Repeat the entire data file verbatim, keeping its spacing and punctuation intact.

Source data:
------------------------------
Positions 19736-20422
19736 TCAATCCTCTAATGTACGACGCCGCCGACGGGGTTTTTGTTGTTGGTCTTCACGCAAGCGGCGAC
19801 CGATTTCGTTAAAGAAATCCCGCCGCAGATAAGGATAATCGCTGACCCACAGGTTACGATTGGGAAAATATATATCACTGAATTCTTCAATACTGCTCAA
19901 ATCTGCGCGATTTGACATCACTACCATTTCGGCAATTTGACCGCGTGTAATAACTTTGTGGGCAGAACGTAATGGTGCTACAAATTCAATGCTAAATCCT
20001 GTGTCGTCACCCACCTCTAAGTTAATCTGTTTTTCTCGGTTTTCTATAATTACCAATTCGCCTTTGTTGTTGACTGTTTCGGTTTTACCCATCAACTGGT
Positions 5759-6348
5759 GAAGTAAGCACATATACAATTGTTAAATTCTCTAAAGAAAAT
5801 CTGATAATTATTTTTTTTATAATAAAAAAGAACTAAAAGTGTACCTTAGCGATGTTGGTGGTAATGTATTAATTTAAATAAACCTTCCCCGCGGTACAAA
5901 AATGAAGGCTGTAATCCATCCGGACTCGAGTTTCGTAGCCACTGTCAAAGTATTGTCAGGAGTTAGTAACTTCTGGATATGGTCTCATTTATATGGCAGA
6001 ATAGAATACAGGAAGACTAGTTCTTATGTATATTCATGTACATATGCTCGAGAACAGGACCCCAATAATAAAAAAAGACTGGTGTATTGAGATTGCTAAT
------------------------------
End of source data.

Positions 19736-20422
19736 TCAATCCTCTAATGTACGACGCCGCCGACGGGGTTTTTGTTGTTGGTCTTCACGCAAGCGGCGAC
19801 CGATTTCGTTAAAGAAATCCCGCCGCAGATAAGGATAATCGCTGACCCACAGGTTACGATTGGGAAAATATATATCACTGAATTCTTCAATACTGCTCAA
19901 ATCTGCGCGATTTGACATCACTACCATTTCGGCAATTTGACCGCGTGTAATAACTTTGTGGGCAGAACGTAATGGTGCTACAAATTCAATGCTAAATCCT
20001 GTGTCGTCACCCACCTCTAAGTTAATCTGTTTTTCTCGGTTTTCTATAATTACCAATTCGCCTTTGTTGTTGACTGTTTCGGTTTTACCCATCAACTGGT
Positions 5759-6348
5759 GAAGTAAGCACATATACAATTGTTAAATTCTCTAAAGAAAAT
5801 CTGATAATTATTTTTTTTATAATAAAAAAGAACTAAAAGTGTACCTTAGCGATGTTGGTGGTAATGTATTAATTTAAATAAACCTTCCCCGCGGTACAAA
5901 AATGAAGGCTGTAATCCATCCGGACTCGAGTTTCGTAGCCACTGTCAAAGTATTGTCAGGAGTTAGTAACTTCTGGATATGGTCTCATTTATATGGCAGA
6001 ATAGAATACAGGAAGACTAGTTCTTATGTATATTCATGTACATATGCTCGAGAACAGGACCCCAATAATAAAAAAAGACTGGTGTATTGAGATTGCTAAT